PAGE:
In this issue of TraderSavvy:

- Crude Oil is On the Move! Trade 10 Contract Sides on Us
- Lind Forex: A Better Way to Trade FX! 20 Sides on Us
- Try Trading Futures Risk-Free, and Get Lind-Waldock's Complimentary "Why Futures Now" Guide
- Get Our Complimentary Technical Analysis Poster Today
- Trade Morningstar Index Futures, Get 20 Sides at No Cost

View additional market commentary on InsideFutures.com



In This Issue:
New futures traders can benefit from reading Ken's article about the four essential things you need to begin trading.
December 13 , 2007
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Crude Oil is On the Move! Trade 10 Contract
Sides on Us

 

 

 

Lind Forex:
A Better Way to Trade FX! 20 Sides on Us

 

 

 

Try Trading Futures
Risk-Free, and Get
Lind-Waldock's Complimentary "Why Futures Now" Guide

 

 

 

Get Our Complimentary Technical Analysis
Poster Today

 

 

 

Trade Morningstar Index Futures, Get 20 Sides
at No Cost

 



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Published By Traders Media

Essentials for New Futures Traders

If you are brand new to futures trading, it’s important to get educated about the markets. I will briefly outline some basic information you should know before you get started, but no matter how long you’ve been trading, your education should be ongoing.

I think there are four essentials you must know before you begin trading and enter into a futures position: margin, point value, trading hours and expiration.

(continued below...)


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Margin
First is margin. All futures contracts are assigned a specific margin requirement, also known as a performance bond, set by the exchange. This is considered a “good faith” deposit to maintain your position. For example, the initial margin for CME S&P 500 futures is currently at $19,688, whereas the margin for the CME E-mini S&P 500 futures, which are a fifth the size of the big contract, is $3,938. This is what you need to trade a contract of either of these index products. If you have a $20,000 account, you probably don’t want to use all your margin on one contract, so you’d probably be better off trading the minis. You need some cushion in case the market goes against you, and you suffer a loss. Keep in mind, the exchanges can change margin requirements at any time as conditions warrant. Margin requirements vary greatly among the various futures contracts that are available. If you are a smaller investor, a number of popular contracts (such as the S&P) offer mini-sized versions that might be more affordable to you.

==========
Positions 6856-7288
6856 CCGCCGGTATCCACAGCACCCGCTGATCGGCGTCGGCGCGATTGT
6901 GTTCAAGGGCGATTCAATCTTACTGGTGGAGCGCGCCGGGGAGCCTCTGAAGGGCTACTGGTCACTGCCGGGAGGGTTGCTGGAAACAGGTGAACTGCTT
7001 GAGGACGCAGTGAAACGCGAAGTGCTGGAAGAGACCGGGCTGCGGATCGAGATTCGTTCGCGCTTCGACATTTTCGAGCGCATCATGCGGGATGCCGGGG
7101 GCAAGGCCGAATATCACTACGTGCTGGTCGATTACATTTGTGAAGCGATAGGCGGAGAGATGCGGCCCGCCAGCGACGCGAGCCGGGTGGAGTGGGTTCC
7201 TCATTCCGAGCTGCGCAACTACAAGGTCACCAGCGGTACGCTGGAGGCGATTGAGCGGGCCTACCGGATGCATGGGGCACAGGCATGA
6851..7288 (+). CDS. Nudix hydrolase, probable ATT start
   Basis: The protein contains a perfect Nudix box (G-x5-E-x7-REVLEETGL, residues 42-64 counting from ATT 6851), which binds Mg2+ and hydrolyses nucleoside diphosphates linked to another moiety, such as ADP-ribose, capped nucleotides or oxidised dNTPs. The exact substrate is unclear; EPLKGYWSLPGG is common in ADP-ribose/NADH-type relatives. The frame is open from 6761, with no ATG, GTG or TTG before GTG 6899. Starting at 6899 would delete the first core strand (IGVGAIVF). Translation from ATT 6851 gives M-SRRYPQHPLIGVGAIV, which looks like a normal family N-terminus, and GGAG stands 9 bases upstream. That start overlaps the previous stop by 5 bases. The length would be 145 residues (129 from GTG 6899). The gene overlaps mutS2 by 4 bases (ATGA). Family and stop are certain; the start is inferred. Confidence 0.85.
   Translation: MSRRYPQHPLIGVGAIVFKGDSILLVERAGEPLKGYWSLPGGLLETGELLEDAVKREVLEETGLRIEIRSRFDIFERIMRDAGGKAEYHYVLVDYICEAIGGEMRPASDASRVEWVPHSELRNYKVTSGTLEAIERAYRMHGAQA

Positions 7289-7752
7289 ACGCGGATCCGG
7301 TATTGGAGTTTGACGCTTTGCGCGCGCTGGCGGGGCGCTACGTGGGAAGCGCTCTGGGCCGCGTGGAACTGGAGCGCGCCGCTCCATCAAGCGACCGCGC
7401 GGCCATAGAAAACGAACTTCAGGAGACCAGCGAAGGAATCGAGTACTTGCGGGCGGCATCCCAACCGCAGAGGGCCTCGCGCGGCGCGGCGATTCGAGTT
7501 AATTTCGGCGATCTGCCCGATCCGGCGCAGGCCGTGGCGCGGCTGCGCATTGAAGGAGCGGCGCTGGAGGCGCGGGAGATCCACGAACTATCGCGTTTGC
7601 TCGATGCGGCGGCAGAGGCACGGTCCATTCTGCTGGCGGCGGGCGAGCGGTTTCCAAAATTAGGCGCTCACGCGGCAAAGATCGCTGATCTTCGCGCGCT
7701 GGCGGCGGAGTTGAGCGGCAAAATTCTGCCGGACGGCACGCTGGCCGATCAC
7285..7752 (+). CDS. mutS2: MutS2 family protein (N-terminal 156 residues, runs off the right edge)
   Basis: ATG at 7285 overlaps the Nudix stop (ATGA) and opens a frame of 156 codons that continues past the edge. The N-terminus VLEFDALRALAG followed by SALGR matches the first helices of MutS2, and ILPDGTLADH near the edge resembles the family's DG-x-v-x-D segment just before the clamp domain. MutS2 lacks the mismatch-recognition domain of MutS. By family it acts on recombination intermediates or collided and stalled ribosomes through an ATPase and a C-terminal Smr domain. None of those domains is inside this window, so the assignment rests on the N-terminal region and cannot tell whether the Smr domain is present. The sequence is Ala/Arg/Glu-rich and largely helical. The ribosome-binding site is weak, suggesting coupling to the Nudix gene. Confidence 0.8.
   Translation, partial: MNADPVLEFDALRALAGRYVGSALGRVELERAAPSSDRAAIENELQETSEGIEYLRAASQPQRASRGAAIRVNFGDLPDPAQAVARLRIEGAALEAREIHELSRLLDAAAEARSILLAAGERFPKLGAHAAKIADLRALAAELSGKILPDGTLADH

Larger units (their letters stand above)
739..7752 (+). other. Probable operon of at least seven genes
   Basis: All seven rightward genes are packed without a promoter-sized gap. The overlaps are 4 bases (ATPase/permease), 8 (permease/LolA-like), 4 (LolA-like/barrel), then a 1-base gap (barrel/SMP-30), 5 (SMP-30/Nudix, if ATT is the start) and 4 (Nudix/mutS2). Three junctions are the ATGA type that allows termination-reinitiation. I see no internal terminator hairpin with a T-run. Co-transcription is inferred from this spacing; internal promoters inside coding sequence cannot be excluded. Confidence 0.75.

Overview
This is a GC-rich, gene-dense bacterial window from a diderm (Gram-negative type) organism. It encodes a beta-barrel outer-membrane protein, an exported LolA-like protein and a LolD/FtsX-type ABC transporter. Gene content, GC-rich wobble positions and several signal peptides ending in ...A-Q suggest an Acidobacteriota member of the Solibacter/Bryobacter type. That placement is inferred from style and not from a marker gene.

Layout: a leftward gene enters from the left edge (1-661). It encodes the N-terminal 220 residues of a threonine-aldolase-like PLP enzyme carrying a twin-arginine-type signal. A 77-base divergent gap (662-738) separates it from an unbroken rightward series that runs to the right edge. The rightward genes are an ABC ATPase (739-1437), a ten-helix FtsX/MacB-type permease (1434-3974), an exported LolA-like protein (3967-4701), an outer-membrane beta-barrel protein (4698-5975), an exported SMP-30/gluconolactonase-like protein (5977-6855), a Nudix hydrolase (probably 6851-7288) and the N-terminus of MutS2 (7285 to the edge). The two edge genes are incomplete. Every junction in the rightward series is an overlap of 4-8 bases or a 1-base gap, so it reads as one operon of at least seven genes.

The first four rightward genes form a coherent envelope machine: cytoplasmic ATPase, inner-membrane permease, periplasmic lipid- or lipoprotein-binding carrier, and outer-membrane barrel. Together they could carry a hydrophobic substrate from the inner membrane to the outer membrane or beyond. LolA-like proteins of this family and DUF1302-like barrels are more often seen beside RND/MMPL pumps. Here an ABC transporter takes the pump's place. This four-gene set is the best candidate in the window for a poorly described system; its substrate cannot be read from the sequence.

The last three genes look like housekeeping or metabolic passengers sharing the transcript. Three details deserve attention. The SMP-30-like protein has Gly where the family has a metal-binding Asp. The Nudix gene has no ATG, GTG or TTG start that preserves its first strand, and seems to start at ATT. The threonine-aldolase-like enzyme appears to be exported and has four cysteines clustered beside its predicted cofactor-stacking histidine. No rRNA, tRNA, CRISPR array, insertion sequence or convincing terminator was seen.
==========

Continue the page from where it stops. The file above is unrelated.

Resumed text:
Point Value
The second thing you need to know is the point value. You can’t manage your risk if you don’t know the tick value, which is the incremental movement of a particular product. Each futures product is priced differently. For example, CBOT Treasury bond futures move in increments of 1/32, which represent one “tick.” A one-tick move (1/32) equals $31.625. For example, if you bought December Treasury bond futures at 116 1/32, and they move to 116 3/32, you are now up $63.25 on your trade. Grains are $50 for every one-cent-per bushel move, and so on so forth. Point values are part of contract specifications. Lind-Waldock clients can find this information online though our Web site, and you can also call your Trade Desk or broker for assistance. The exchange Web sites also have this information.

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Hours
The third thing you need to know is trading hours. With electronic trading, most markets trade nearly 24 hours a day, so while you’re sleeping the markets are still moving. Most popular markets will close their regular weekday trading day before 5:00 p.m. Central Time, but reopen after a short break for overnight trading. For example, the CME E-mini S&P 500 futures have regular daytime trading hours of 8:30 a.m. – 3:15 p.m. CT., but then reopen just 15 minutes later at 3:30 p.m. They close again for a short maintenance period from 4:30 p.m. – 5:00 p.m. before resuming trade again overnight until the next regular daytime session starts the following morning. Those markets that don’t take open orders--meaning they work until filled or canceled--have to be replaced after hours to work in the evening. You don’t want to leave yourself exposed overnight as there can be some big moves by the time you get up. It doesn’t mean you have to stay awake all night if you want to maintain a position in these markets, but it’s always wise to have the appropriate risk-management in place, and be aware that news events can happen overnight and can move the markets. On the other hand, if you do want to trade in the wee hours, there can be good opportunities. Times of war, other geopolitical events, and elections here and abroad have brought greater liquidity and volatility to our electronic futures markets when most of us in the U.S. are asleep. Remember—participants in Europe and Asia can trade our markets, too.